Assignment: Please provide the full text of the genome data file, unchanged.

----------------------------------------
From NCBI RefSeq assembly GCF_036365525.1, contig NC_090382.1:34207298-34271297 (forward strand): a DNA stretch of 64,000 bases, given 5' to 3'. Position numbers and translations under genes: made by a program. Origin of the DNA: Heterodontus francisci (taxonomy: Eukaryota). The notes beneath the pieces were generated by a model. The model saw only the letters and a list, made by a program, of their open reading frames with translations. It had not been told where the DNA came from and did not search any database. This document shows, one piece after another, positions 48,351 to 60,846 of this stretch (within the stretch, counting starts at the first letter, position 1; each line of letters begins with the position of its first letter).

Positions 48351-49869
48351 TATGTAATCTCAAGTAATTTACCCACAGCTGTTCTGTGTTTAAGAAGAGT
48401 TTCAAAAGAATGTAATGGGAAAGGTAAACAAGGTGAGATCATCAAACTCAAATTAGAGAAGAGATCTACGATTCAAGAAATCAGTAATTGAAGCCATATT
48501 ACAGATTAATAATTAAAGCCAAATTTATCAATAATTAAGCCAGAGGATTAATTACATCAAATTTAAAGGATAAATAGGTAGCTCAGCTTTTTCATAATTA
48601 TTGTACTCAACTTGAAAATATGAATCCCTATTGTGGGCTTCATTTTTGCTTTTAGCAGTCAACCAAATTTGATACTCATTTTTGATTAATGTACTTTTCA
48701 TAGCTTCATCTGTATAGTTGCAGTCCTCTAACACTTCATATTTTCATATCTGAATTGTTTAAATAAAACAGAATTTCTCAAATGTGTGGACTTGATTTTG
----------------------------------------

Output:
From NCBI RefSeq assembly GCF_036365525.1, contig NC_090382.1:34207298-34271297 (forward strand): a DNA stretch of 64,000 bases, given 5' to 3'. Position numbers and translations under genes: made by a program. Origin of the DNA: Heterodontus francisci (taxonomy: Eukaryota). The notes beneath the pieces were generated by a model. The model saw only the letters and a list, made by a program, of their open reading frames with translations. It had not been told where the DNA came from and did not search any database. This document shows, one piece after another, positions 48,351 to 60,846 of this stretch (within the stretch, counting starts at the first letter, position 1; each line of letters begins with the position of its first letter).

Positions 48351-49869
48351 TATGTAATCTCAAGTAATTTACCCACAGCTGTTCTGTGTTTAAGAAGAGT
48401 TTCAAAAGAATGTAATGGGAAAGGTAAACAAGGTGAGATCATCAAACTCAAATTAGAGAAGAGATCTACGATTCAAGAAATCAGTAATTGAAGCCATATT
48501 ACAGATTAATAATTAAAGCCAAATTTATCAATAATTAAGCCAGAGGATTAATTACATCAAATTTAAAGGATAAATAGGTAGCTCAGCTTTTTCATAATTA
48601 TTGTACTCAACTTGAAAATATGAATCCCTATTGTGGGCTTCATTTTTGCTTTTAGCAGTCAACCAAATTTGATACTCATTTTTGATTAATGTACTTTTCA
48701 TAGCTTCATCTGTATAGTTGCAGTCCTCTAACACTTCATATTTTCATATCTGAATTGTTTAAATAAAACAGAATTTCTCAAATGTGTGGACTTGATTTTG